Itsy Bitsy Science: STEAM @ the Library

We’ve been trying a monthly preK STEAM series at my library and this session was our most popular one yet. It was loosely themed around penguins. Everyone seemed to have a good time trying the different activities, adults included.

We had a tinkering station that was inspired by this one I saw at a workshop. It’s a fully stocked tinker table with pretty much all of the things one could want from feathers to wire cutters. Oh, to have these materials on hand all the time!

I would highly recommend doing a tinkering station program or as an activity within a program. It was the most popular activity. It will require lots of materials so start stockpiling early.

The tinker table was quickly being depleted!

This was the maker station where patrons could create and take home whatever they wanted using materials from the tinker table.

One of the activities was building a raft for a penguin. I adapted an idea I found here. These kids couldn’t wait to test out their designs. The young man on the right kept testing, tweaking and retesting. It was fascinating to watch him try different things and figure out what worked best to keep his raft afloat.












We also made Epsom salt snowflakes and discovered how penguins stay dry in the water. So much fun and learning through play!

The only problem with doing a successful program is following it up with another one!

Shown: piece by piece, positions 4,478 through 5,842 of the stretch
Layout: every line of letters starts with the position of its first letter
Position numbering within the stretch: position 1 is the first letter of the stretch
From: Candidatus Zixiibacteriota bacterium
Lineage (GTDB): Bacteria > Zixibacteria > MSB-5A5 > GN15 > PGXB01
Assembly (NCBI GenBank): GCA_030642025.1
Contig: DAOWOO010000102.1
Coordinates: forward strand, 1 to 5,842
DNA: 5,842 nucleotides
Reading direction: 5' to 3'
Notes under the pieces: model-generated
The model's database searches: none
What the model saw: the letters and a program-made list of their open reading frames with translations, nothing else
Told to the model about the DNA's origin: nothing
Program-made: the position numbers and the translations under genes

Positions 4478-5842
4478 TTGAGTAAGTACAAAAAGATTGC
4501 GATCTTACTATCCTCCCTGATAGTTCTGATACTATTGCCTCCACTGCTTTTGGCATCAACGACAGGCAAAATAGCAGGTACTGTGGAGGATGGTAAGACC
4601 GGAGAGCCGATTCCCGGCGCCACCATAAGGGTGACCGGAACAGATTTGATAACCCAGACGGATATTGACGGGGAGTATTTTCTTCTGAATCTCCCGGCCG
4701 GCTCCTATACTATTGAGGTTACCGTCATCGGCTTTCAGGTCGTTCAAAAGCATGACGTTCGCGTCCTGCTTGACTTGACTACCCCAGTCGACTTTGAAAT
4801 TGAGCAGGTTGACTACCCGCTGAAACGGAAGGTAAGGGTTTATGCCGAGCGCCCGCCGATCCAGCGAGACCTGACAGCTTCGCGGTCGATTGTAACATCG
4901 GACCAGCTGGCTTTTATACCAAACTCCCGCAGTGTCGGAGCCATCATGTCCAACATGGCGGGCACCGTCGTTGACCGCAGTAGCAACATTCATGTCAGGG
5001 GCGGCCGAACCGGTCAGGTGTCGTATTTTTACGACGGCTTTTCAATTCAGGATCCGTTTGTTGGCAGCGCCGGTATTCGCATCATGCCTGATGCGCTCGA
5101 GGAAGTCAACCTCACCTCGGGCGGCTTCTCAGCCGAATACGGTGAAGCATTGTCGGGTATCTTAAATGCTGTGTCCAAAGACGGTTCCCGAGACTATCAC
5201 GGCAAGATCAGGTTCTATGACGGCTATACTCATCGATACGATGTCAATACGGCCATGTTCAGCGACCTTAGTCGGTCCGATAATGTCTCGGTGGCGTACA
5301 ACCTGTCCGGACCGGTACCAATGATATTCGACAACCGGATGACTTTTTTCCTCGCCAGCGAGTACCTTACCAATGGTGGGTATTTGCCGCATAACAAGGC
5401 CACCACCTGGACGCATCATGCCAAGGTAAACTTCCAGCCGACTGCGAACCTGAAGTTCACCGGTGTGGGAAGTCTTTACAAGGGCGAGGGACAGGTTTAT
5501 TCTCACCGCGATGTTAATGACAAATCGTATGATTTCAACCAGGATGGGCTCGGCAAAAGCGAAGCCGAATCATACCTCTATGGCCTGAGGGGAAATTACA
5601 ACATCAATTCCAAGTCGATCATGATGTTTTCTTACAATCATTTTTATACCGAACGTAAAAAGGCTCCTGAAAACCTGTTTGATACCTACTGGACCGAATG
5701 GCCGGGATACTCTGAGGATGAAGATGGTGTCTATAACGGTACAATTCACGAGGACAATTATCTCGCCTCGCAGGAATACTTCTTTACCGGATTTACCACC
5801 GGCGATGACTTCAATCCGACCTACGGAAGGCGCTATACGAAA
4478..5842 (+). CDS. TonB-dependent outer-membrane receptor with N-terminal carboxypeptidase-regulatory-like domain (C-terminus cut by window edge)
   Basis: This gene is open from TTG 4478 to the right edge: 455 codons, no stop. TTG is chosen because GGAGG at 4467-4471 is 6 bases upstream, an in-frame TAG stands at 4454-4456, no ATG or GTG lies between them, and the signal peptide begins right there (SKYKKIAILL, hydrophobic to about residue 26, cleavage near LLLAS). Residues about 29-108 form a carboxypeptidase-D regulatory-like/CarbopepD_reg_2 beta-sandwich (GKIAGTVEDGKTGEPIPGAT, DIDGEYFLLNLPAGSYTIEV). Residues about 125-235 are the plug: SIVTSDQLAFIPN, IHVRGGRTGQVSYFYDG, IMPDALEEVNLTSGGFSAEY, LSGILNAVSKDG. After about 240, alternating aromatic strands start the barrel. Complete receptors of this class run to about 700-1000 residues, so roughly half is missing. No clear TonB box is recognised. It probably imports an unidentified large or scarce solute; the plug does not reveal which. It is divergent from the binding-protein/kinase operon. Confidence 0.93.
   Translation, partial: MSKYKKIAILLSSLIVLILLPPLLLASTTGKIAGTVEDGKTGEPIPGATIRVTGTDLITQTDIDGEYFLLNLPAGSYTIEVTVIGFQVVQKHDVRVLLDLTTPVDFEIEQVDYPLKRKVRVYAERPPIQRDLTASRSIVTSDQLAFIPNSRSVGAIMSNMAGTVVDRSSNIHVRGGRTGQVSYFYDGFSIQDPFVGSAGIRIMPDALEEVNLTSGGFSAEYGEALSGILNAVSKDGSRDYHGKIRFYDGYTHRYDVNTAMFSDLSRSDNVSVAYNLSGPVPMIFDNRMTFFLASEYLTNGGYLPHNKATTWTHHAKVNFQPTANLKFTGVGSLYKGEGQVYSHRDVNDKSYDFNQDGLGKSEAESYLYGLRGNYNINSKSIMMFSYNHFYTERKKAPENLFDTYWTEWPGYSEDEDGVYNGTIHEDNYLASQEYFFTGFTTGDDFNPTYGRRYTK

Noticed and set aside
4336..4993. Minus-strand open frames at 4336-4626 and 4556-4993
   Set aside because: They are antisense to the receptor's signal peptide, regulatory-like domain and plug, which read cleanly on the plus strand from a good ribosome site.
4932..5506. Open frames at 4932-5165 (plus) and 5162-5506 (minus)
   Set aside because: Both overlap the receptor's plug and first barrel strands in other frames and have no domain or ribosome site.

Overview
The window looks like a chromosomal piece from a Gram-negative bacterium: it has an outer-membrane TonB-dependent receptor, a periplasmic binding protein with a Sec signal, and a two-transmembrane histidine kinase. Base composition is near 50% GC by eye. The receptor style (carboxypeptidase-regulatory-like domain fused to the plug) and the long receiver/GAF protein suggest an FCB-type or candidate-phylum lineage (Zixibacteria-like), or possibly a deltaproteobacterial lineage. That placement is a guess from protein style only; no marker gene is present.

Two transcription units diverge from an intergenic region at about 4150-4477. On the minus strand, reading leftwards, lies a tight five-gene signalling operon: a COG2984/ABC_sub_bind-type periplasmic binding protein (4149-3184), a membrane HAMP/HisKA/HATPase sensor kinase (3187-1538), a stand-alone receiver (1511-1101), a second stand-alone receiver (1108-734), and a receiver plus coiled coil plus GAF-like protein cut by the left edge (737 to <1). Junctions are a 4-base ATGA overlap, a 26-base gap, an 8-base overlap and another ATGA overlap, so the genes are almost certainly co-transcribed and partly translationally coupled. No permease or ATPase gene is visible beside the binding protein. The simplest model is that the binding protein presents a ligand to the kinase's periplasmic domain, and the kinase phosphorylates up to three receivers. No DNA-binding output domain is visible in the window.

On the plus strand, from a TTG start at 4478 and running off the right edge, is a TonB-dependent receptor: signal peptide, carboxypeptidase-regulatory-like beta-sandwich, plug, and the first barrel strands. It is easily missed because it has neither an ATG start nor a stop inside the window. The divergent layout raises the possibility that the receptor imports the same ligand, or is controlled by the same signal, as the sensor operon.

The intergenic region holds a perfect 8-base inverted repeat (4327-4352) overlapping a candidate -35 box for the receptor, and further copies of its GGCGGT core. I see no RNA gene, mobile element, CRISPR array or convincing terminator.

Caldecott & Newbery Predictions

It’s that time of year when librarians are all abuzz about Youth Media Awards! Who’s going to win??? Some years I feel like I have a good handle on the books that will probably win or be honored. Other years I don’t have any sense at all on what will be selected. This is one of those years. A coworker and I were discussing this recently and she felt the same way. So, really, these aren’t predictions as much as they are what I’d put on the list if I were in charge!


Simply gorgeous and everyone should read it.

Because Kadir Nelson has never won. He’s been robbed. Robbed! If there is any justice in the children’s literary world, Kadir Nelson will win a Caldecott. He puts out gorgeous picture book after gorgeous picture book. What else does he have to do? Come on, Caldecott committee!


Really funny ABC read that adults might like too!

I have always been a fan of McDonnell’s adorably illustrated picture books. This is one of his best.


Whose Moon Is That? Children's book

No one is talking about this one. I get it – there’s no ‘message’, no diversity to speak of. Still, it’s one of the most beautiful book I’ve read in the last year.


Thoughtful, simple explanation of life. Beautiful illustrations. Would be perfect for gifting.

Jeffers’ books feel big and important while, at the same time, being simple enough for young readers. This one is beautiful with a touch of whimsy.


Inspiring, beautiful and worth sharing

Collier has received a Caldecott Honor four times, but I don’t think he’s ever won. He should’ve won for Dave the Potter but this one is Caldecott-worthy.